In Alain de Botton’s new book he talks about the three central themes of Christmas time that pre-date Christianity: community, festivity and renewal.(1) While we all interpret and celebrate this holiday in our own way, most of us will have an opportunity to gather with loved ones, taking a break from our usual routines.
How can we make this time meaningful? How we can avoid the traditional holiday stresses and focus on what is important? And how can we use this time to reconnect with ourselves and our community? Revisiting these three pre-Christian ideas can help us take a step back and create our own meaningful interpretations of Christmas.
There has been much talk this year on social network sites of buying gifts from local artisans rather than the big retailers. It’s not too late to pick up some last minute gifts from your local stores, crafter friends, or to make your own gifts with recycled or local materials. There are also many other ways to bring a sense of community to this period: donate to your favourite charity or discover a new worthy cause; volunteer your time over Christmas; acknowledge those who provide a service to you throughout the year with a card or a simple thank you.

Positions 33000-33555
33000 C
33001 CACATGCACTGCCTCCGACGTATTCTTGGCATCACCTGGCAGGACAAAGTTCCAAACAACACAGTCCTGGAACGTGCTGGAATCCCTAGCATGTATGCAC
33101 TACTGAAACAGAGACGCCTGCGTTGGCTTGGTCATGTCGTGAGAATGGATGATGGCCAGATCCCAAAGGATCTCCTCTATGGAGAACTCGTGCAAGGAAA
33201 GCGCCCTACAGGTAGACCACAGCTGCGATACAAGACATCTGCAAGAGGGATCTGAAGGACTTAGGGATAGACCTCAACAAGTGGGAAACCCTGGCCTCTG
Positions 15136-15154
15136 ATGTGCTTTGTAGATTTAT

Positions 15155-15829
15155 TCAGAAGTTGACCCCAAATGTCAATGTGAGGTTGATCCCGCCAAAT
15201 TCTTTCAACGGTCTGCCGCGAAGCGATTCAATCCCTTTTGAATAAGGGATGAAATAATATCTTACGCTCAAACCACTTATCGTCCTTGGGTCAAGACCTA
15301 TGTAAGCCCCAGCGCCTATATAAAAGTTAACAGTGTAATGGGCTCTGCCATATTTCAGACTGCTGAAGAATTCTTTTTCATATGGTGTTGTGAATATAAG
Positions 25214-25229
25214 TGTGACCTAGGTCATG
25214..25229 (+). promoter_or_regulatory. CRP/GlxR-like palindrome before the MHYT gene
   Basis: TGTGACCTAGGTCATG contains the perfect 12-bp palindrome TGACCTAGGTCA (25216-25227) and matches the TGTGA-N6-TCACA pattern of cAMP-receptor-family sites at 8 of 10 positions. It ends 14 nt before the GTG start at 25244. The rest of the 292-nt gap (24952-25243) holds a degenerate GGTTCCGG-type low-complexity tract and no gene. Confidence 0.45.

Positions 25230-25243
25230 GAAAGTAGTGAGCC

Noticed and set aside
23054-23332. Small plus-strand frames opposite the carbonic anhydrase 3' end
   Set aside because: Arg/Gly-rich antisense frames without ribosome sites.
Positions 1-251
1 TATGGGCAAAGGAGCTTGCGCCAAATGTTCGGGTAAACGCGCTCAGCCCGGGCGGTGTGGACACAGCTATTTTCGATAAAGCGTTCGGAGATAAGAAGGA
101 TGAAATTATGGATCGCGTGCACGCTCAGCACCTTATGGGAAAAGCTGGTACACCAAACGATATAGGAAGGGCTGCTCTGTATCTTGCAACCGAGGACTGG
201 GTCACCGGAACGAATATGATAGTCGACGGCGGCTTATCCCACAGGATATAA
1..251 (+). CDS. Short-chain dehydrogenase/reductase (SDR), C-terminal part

When it’s dark and cold outside, being festive can raise our spirits and help us experience optimism, good health and happiness. Make the most of this opportunity to gather with those you love, and simply enjoy good company. And, most important of all, don’t let false expectations of what this festive period should be like to detract from the simple pleasures – choose to invite friends or family over and make a powerful choice to serve a simple dish; gifts do not need to look as if they were plucked directly from the Harrods window display. Aim to enjoy the process just as much – if not more – than the final product: focus on the smells, colours and textures of those vegetables as you chop, slice, peel them; inhale their aromas as they roast purposefully in your oven; and experience the joy of watching your loved ones taste and savour them.
Let your to-do list get lost under the gift wrap and make the choice to rest over the next week and a half. By resting you will be able to better take on the challenges that await you in 2013. Renewal doesn’t have to mean discarding your old self, but it can be an opportunity to bring focus to areas in your life you’d like to change. It’s a good time to start thinking about and pre-planning your activities and journeys in 2013, be they metaphorical or physical. Browsing travel websites or reading about wellness retreats can help you visualize how you want to invest your time next year. Sacred Earth Journeys is one of the ideal places to start your ruminations.
Wishing you all a very peaceful, re-energizing, intentional Christmas.
(1) Religion for Atheists: A Non-Believer’s Guide to the Uses of Religion, 2012
~ Kim Bridgett